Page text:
Marsh, who used to run a bar in California, said he figures Midland Street -- which a few years back was packed with bar-goers -- will rebound within a couple years. "It's gonna come back," he
|Malori on duty behind the bar|
The Crowne Pub is open 4 p.m.-2 a.m. Monday-Thursday, 3 p.m.-2 a.m. Friday, noon-2 a.m. Saturday and noon-midnight Sunday. Food is served till 1:30 a.m. (11:30 p.m. Sunday).
But back to that stuffed bear. He (yes, we're sure it's a male) does look happy, though you have to be careful with a bear; it might be a mean drunk. In the Midland Street Jack's days, he was on guard in the front window, perhaps helping scare off robbers. Now the beast has been moved to the end of the bar, where he holds a bright bikini; Malori, one of the bartenders (who used to work down the block at Lucky's), says it's a safety device to keep anyone from bumping into some sharp claws.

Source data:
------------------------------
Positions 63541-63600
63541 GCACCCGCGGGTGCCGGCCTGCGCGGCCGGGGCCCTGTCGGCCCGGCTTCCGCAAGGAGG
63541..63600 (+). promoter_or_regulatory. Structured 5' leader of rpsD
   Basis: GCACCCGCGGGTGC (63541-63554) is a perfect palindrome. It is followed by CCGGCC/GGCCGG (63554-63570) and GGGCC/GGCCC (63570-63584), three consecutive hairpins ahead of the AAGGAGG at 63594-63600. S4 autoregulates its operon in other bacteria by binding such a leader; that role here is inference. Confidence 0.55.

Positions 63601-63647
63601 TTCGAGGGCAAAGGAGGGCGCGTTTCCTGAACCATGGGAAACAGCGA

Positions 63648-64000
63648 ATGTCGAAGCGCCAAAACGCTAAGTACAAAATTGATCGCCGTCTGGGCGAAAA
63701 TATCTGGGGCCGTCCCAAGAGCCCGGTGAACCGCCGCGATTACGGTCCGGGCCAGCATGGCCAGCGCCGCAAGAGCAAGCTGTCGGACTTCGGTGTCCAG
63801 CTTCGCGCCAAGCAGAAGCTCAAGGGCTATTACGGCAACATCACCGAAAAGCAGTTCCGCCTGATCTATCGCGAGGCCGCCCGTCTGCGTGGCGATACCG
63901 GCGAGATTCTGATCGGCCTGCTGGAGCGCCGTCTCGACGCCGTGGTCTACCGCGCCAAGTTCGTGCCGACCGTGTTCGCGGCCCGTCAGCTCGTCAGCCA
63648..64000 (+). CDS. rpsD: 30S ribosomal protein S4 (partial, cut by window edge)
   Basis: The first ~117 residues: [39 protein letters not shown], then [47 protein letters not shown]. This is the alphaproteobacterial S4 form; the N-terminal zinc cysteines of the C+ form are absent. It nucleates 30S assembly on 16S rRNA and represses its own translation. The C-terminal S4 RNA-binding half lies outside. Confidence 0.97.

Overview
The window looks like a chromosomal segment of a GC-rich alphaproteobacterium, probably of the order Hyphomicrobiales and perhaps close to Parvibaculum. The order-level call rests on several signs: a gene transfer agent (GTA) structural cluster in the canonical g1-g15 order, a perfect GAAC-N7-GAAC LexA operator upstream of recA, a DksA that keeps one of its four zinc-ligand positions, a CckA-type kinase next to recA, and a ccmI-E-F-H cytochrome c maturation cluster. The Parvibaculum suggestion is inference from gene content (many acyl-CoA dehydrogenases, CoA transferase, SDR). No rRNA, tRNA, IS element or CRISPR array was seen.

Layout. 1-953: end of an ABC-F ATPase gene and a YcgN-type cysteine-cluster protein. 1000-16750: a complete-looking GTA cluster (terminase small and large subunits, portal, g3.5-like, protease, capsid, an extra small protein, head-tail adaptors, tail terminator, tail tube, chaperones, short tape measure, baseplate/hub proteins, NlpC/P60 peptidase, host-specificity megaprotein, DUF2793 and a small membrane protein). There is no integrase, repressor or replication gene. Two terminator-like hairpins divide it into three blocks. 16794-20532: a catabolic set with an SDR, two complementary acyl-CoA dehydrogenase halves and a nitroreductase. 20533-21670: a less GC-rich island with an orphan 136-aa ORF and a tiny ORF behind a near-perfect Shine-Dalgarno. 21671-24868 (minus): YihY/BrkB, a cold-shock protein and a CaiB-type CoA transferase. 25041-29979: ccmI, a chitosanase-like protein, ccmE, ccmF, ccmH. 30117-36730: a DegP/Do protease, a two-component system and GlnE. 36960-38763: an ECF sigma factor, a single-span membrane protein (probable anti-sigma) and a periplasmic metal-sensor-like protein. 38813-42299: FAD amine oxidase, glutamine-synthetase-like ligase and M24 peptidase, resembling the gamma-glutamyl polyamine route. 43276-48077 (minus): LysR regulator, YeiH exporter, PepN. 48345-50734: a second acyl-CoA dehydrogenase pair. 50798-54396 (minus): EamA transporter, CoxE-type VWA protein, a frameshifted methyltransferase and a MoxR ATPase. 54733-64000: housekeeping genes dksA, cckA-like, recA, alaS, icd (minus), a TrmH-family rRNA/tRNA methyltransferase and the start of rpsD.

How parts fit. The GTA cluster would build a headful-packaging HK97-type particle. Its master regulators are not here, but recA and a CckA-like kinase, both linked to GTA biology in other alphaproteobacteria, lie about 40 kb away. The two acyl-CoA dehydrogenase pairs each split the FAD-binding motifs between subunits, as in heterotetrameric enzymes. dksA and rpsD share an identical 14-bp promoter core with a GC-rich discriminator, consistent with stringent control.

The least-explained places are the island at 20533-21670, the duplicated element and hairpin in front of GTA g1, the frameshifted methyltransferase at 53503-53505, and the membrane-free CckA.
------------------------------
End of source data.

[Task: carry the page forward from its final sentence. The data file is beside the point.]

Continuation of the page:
The bear (a grizzly, Malori says) hasn't been named. With the bar's deal on Hamm's beer, Marsh
|Crowne Pub owner Joe Marsh|
And about those free bar games: There are two pool tables (so far, one is free; the other still needs a bit of mechanical modifying) a classic wooden shuffleboard table (with a nice old scoring device on the wall) and two ping-pong tables. Cornhole can be set up out front. And Marsh said a foosball table is on the way.
(A warning about the shuffleboard table: Many tables around town have one side that's a bit high, allowing for artful arcing throws to get past a blocker. But this table -- Marsh said it came out of someone's basement in Bridgeport -- has slight drop-offs on both sides, meaning any puck that heads close to either edge inevitably falls in the gutter.)
The decor includes lots of wood ducks. One afternoon, the TVs had whatever was on Channel 5, sports and the Fox Business channel. The side room, which contains some of the games, also has three stuffed sofas and a row of stools made from beer kegs. The men's room is large, completely black and white. There's plenty of outdoor seating out front on the recently-widened sidewalk.